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U.S. Equal Employment Opportunity Commission



PRESS RELEASE
10-2-09

New Orleans Transportation Service Sued For Sexual Harassment And Retaliation

EEOC Charges Berry Services Fired Harassment Victim for Complaining

NEW ORLEANS - A Metairie, La., transportation service violated federal law by creating a sexually hostile work environment for a female employee and then fired her in retaliation for complaining, the U.S. Equal Employment Opportunity Commission (EEOC) charged in a lawsuit recently filed.

The EEOC’s suit(Civil Action No. 09-6603,filed in U.S. District Court for the Eastern District of Louisiana)charged Berry Services, Inc., with subjecting female bus driver Lakisha Baker, to repeated un­wel­come touching, sexually explicit remarks and jokes, and requests for sexual favors by its owner. Baker made clear that the behavior was unwanted, but the harassment continued. In addition, the EEOC says, the owner fired Baker after she refused to engage in sexual activity with the owner. Furthermore, the suit alleges that the owner subjected other female employees to the same sexually hostile work environment.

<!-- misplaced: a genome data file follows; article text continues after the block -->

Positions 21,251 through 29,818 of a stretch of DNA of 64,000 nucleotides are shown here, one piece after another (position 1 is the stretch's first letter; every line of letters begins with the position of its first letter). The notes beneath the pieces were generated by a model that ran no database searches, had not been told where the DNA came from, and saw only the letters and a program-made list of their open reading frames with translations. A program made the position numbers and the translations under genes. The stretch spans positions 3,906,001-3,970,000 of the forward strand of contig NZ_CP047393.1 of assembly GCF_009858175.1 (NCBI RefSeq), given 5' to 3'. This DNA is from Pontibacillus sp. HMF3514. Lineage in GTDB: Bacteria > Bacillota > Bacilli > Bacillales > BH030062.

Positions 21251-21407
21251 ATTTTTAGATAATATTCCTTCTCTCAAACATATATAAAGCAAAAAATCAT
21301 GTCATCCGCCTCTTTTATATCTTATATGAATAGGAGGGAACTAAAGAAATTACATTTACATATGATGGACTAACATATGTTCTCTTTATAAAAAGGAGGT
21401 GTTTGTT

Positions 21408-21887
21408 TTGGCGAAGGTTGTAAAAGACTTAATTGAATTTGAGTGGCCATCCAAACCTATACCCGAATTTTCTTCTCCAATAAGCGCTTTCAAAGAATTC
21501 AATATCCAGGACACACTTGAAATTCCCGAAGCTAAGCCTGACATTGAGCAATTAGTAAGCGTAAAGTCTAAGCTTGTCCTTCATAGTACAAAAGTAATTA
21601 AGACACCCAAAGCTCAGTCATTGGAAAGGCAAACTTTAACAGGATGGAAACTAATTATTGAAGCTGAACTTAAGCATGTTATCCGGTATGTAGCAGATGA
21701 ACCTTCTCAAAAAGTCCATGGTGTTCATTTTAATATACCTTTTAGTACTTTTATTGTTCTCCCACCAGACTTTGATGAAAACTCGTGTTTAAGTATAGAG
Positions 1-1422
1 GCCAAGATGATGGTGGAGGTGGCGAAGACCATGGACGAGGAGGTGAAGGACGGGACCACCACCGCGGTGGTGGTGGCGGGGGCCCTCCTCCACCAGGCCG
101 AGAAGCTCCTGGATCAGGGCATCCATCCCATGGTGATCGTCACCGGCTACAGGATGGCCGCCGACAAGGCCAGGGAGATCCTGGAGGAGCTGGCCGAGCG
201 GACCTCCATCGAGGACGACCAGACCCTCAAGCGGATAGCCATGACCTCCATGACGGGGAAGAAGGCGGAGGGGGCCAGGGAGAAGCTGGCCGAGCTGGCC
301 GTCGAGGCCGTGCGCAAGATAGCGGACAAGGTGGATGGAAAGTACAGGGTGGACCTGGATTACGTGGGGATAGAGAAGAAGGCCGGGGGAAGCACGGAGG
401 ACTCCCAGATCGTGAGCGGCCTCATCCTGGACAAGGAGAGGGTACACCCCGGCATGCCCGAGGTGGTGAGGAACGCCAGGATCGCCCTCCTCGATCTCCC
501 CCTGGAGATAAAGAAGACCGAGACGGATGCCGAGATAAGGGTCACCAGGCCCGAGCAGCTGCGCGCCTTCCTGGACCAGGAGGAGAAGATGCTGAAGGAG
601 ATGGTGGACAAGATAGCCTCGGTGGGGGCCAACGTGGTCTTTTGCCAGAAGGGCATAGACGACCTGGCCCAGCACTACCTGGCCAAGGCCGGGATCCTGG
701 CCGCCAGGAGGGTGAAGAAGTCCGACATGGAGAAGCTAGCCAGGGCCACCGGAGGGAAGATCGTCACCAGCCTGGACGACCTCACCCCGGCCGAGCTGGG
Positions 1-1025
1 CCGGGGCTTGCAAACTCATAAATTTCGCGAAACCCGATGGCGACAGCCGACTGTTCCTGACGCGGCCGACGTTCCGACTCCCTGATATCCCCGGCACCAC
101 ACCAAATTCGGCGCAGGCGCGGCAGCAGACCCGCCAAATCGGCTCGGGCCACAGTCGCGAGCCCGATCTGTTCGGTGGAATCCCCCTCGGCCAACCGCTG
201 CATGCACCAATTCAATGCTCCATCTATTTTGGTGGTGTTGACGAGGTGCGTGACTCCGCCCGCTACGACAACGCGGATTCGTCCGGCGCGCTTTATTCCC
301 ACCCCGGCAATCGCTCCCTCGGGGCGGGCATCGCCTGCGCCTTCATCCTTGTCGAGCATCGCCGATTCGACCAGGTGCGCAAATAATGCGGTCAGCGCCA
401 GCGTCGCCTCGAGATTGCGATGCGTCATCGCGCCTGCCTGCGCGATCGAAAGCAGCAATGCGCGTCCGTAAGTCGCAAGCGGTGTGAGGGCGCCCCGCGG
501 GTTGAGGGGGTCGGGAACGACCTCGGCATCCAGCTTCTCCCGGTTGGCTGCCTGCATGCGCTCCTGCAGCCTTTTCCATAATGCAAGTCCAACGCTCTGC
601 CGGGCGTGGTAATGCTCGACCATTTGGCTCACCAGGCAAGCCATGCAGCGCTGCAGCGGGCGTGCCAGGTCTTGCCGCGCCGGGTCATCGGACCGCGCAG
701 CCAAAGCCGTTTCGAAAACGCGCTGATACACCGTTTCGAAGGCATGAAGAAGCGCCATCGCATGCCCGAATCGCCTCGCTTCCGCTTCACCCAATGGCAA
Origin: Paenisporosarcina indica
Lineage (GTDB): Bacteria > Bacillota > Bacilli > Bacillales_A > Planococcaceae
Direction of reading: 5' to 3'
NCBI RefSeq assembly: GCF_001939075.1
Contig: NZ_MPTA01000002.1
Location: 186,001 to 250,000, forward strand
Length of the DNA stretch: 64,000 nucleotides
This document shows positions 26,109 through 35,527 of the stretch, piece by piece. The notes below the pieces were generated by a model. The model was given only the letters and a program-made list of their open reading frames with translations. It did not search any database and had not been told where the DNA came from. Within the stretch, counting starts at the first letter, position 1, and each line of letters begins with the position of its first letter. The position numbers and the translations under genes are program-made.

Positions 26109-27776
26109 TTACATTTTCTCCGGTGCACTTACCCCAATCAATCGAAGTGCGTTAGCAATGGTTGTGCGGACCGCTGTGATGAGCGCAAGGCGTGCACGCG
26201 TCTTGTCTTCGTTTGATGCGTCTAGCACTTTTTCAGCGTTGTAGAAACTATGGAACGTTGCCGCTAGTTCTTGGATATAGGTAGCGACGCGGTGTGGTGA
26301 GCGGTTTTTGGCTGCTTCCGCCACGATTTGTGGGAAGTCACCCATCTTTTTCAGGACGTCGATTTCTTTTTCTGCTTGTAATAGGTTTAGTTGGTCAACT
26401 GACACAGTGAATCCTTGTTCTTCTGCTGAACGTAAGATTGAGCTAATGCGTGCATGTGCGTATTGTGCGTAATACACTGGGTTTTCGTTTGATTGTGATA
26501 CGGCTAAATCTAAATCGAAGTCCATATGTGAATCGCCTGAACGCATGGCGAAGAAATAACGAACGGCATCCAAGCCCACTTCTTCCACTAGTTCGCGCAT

Berry Services, Inc. provides a bus service for the New Orleans Metropolitan area, including many of the local high schools.

Sexual harassment and retaliation violate Title VII of the 1964 Civil Rights Act. The EEOC filed suit after first attempting to reach a voluntary settlement.

The EEOC’s suit seeks an injunction, back pay with pre-judgment interest, reinstatement or front pay, compensatory damages and punitive damages, in amounts to be determined at trial.

“This action sends the message that our agency will continue to prosecute employers who subject their employees to sexual harassment, a form of sex discrimination, and in particular employers who subject their employees to retaliation for exercising their federally protected rights,” said Keith T. Hill, field director of the EEOC’s New Orleans Field Office. “The work­place must provide equal opportunity for all, regardless of gender, and employers may not retaliate against employees who rightfully complain about what they perceive to be discrimin­ation.”

Jim Sacher, regional attorney for the EEOC’s New Orleans and Houston Offices, said, “The EEOC will aggressively seek redress for the injuries to Ms. Baker and other female employees and protect these employees from sexual harassment in the workplace.”

The EEOC is responsible for enforcing the nation’s laws prohibiting discrimination in employment. Further information about the Commission is available on its web site at www.eeoc.gov.